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      Thomas Edison, perhaps referencing Plato in “Laws” (“By nature, prolonged sleep does not suit either the body or soul, nor does it help us to be active in all this kind of work.“),  ushered in the Age of Electricity and the electric light bulb in 1879. But with the brilliance of the “inventor” came the dogma of the “businessman”:

Everything which decreases the sum total of man’s sleep increases the sum total of man’s capabilities.

The historical irony of Edison’s exhortations are manifest: the man who resisted sleep and promoted sleeplessness, ultimately died of complications of Type 2 Diabetes. Obesity and diabetes are consequences of the electric light’s disruption of sleep/wake cycles and circadian rhythms:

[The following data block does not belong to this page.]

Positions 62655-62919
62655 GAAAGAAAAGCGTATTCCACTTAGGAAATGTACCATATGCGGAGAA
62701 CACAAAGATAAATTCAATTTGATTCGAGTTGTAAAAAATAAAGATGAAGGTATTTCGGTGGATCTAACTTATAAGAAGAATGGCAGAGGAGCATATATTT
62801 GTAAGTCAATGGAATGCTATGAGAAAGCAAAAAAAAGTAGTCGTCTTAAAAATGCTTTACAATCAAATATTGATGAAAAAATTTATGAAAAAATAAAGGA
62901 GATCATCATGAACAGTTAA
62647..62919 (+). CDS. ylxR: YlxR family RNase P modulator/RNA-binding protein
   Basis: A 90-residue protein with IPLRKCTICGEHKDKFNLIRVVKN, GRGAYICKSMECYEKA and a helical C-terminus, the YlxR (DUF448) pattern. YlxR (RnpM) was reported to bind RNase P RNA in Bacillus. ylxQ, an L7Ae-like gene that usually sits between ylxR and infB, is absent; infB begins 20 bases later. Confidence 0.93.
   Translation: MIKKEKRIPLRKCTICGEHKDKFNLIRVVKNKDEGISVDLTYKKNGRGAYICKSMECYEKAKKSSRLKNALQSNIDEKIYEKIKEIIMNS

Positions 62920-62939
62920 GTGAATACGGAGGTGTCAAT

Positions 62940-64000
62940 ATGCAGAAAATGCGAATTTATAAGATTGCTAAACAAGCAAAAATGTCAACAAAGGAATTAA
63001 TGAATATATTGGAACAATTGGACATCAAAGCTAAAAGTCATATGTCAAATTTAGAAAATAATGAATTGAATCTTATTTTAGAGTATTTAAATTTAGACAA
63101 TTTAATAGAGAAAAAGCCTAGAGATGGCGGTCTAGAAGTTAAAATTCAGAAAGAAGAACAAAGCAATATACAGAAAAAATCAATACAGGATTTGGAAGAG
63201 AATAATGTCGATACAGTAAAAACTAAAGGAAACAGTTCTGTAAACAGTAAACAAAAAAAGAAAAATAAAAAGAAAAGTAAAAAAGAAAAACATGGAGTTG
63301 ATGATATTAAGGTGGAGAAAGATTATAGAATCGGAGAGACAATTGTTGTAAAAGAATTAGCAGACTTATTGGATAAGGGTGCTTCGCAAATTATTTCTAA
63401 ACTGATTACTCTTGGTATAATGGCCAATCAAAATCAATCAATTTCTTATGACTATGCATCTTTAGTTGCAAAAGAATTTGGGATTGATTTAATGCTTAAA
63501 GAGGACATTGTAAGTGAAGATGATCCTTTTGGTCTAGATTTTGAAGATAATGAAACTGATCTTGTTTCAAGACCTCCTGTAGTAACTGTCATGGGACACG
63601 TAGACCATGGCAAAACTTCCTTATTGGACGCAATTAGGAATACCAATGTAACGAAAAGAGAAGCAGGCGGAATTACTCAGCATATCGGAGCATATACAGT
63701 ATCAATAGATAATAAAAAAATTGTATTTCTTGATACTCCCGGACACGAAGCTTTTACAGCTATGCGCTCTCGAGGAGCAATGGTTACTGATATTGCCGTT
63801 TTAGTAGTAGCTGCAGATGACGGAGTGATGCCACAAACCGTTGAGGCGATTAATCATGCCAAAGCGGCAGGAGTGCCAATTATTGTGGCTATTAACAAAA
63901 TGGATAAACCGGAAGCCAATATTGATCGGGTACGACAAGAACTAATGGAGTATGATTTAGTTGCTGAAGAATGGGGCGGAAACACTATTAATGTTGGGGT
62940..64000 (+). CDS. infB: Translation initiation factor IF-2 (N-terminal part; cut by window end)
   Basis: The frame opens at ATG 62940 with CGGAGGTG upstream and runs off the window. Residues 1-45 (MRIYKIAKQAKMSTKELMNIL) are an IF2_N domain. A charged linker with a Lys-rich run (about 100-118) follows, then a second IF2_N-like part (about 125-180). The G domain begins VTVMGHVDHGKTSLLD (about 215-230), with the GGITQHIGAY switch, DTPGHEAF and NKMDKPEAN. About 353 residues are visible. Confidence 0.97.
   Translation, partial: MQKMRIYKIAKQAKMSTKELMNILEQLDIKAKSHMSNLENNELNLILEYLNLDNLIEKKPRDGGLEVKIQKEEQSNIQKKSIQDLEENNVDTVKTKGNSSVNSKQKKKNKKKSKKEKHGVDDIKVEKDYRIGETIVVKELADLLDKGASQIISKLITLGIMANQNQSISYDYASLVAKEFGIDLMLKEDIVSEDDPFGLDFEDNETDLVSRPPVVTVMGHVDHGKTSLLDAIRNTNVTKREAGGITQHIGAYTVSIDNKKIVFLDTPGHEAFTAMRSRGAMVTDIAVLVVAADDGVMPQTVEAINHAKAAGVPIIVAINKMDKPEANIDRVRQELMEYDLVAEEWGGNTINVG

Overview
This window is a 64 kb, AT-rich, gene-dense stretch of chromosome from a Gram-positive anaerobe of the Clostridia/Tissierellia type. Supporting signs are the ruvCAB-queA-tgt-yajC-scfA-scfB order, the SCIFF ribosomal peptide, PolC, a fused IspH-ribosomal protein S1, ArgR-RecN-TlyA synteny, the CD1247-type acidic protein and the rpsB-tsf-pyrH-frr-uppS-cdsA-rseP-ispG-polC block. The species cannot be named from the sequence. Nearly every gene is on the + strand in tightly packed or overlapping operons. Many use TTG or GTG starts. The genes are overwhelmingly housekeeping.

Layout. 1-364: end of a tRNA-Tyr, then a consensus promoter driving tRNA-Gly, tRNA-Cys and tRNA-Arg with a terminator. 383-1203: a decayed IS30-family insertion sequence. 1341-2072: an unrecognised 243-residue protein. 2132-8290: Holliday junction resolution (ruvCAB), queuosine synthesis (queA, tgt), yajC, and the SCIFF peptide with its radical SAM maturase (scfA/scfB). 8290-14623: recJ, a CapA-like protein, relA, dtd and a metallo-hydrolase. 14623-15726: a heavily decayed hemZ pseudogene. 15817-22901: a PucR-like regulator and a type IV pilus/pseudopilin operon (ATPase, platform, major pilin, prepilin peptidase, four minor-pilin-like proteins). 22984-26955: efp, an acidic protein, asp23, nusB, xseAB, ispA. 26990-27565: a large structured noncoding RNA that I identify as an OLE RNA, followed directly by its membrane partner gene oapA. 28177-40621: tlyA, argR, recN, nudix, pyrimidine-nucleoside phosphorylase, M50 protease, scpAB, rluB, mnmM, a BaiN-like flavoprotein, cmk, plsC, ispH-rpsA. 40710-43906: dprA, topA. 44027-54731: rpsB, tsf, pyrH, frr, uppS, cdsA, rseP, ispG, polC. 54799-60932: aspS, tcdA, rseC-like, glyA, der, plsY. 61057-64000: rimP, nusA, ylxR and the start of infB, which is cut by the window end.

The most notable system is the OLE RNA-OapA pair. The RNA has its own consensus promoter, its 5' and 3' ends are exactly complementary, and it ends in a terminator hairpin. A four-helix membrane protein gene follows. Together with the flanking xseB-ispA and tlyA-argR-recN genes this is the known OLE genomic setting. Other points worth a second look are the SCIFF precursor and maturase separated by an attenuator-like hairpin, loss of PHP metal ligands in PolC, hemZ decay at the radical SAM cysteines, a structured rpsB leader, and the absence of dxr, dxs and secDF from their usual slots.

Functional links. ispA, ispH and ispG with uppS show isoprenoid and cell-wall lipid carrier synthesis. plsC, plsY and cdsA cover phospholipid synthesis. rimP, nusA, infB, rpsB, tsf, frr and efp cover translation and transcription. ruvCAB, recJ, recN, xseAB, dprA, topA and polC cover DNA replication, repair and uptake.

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The poets and playwrights of the Age of Enlightenment and Romantic Era knew the value of sleep for health and well-being:

to-sleep-by-william-wordsworth-1770-1850

Sleep allows the brain to process, retain and discard the day’s images and information, a process of “forgetting” stress and strain as Shakespeare’s “Henry VI” bemoans:

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Levinus Lemnius (1505-1568) wrote that one should sleep eight hours as it “…repairs and raiseth up the tired mind and spirits that are exhausted with constant studies and lucubrations”. Time will show “….wise men at their end know dark is right.”